2. Create a Custom Post Type for Products

Our license manager plugin is quite simple and will store and use just two types of data: products and licenses. As products are required for creating licenses (and products are the easier of the two), that's where we'll start.

Here's what you will be building in this section:

WordPress plugin screenshot

product will represent a WordPress plugin or theme you want to manage through your license manager server. Just like a blog post or page, a product has a name and a description. In addition to this, it has a number of additional fields for defining product specific information:

  • Version: The product's version number. This field will be used for checking for updates in parts two and three of this tutorial series.
  • File bucket: The Amazon S3 bucket in which the file is stored. 
  • File name: The file name of the product zip stored in Amazon S3. We'll talk about these file options in part two of the series.
  • Tested with WordPress versionRequires WordPress versionLast updated, Banner high, and Banner low: These options are shown in the plugin update UI in part three of the tutorial series.

Now, let's build this by creating a custom post type and adding a meta box to it.

Step 1: Create the Post Type

The plugin boilerplate divides the plugin's functionality logically into two sections: public facing functionality and admin functionality. While this separation makes sense in most cases, post types are somewhere in between, and you could argue for placing them in either of the two. I decided to go with public.

So, look up the function define_public_hooks inside the class Wp_License_Manager in includes/class-wp-license-manager.php, and add the following new action right after the two wp_enqueue_scripts actions already present:

This line uses the boilerplate's action and filter loader to add an action handler to the WordPress action init. The function, add_products_post_type, goes into the class Wp_License_Manager_Public

Here's the entire function:

Let's go through the function and what it does—in other words, the parameters to the WordPress function register_post_type.

The first parameter, $post_type, (line 6) defines the identifier of the post type used in the WordPress admin links and querying posts of this type (I went with wplm_product to keep it from colliding with post types created by other plugins and themes).

The second parameter (lines 7–28) is an array that defines the properties of the post type (for a full list of options you can use, check the WordPress Codex):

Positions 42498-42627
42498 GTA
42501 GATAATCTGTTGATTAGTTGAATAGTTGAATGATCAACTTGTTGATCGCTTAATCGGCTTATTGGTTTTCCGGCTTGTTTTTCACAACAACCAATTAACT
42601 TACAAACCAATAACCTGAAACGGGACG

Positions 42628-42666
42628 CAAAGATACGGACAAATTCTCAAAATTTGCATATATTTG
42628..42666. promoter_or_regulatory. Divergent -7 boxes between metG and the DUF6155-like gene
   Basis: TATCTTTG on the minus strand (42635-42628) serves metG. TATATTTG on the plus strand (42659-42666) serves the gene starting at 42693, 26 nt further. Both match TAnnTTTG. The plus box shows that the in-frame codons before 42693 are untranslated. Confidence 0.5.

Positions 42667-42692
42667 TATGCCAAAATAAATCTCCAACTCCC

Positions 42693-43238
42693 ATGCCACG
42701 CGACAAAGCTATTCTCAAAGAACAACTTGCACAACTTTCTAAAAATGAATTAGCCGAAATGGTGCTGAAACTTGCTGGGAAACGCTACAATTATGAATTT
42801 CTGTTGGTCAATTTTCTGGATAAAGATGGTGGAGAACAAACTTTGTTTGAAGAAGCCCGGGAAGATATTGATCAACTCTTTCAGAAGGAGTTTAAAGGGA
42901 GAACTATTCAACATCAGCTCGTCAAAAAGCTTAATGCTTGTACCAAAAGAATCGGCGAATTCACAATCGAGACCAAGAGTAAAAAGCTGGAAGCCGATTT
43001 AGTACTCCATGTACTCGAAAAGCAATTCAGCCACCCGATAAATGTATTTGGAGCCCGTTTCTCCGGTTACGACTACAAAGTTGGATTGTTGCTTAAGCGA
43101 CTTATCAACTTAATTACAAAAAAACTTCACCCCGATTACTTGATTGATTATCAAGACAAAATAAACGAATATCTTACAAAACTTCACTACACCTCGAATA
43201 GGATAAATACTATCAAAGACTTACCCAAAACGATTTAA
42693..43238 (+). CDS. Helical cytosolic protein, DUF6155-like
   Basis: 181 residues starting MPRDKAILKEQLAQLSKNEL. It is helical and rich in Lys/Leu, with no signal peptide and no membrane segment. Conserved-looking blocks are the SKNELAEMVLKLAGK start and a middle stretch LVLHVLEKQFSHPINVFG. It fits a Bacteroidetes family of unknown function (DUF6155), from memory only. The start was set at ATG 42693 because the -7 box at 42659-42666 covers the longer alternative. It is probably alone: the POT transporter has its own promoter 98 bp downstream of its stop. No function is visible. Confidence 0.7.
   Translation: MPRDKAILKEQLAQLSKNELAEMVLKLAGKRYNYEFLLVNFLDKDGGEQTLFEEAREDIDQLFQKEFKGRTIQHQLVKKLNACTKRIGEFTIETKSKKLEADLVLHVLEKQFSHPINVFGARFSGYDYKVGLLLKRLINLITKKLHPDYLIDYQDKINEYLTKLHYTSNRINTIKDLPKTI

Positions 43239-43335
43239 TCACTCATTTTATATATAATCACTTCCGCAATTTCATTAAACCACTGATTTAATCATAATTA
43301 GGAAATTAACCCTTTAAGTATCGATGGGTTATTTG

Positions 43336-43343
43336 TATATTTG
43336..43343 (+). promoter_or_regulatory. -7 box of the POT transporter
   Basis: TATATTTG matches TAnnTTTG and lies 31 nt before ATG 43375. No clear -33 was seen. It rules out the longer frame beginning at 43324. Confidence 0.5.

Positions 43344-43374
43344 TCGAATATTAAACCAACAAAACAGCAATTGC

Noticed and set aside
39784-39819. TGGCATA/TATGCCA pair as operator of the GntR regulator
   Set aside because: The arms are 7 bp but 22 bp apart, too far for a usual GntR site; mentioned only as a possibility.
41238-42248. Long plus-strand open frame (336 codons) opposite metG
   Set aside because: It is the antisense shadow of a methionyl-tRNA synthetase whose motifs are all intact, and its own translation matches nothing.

• labels defines a set of string labels used for referring to the post type in the WordPress admin area.
  • public defines the visibility of the posts of this new type. I wanted products to be browsable by people visiting the site so I set this to true. If, on the other hand, you want to keep products a private thing, just set this option to false.
  • has_archive defines whether WordPress serves an archive page for listing the posts of this type or not.
  • supports defines which post editing features are shown in the post editor.
  • rewrite defines how permalinks for this product type will look. 
  • menu_icon defines the icon to use for the post type in the admin menu. Visit the WordPress Developer site for a full list of dashboard icons available.

Listing, adding, and editing products are now all handled by WordPress. What's left for us to do is to add the meta box with the custom settings listed above.

Step 2: Add a Meta Box for Product Information

Now that we have created the custom post type for products, we have everything we need for storing products in the license management system. But to make the post type more usable, let's continue by adding a meta box for the product specific information.

Here's what the meta box will look like:

Meta box for Product Information

First, let's pick an action for adding the meta box. add_meta_boxes_{post_type} is a great choice: simply add the post type in place of {post_type} and your action gets called just when it's time to add meta boxes for a post of this given type (in our case, wplm_product).

As we're working on the admin area, add the following code in the function define_admin_hooks() inside the main plugin class Wp_License_Manager:

The function, add_product_information_meta_box() in Wp_License_Manager_Admin, simply defines the meta box and a rendering function for displaying its content:

The function contains just a call to the WordPress function add_meta_box that will define the meta box. The parameters in order of appearance are the following: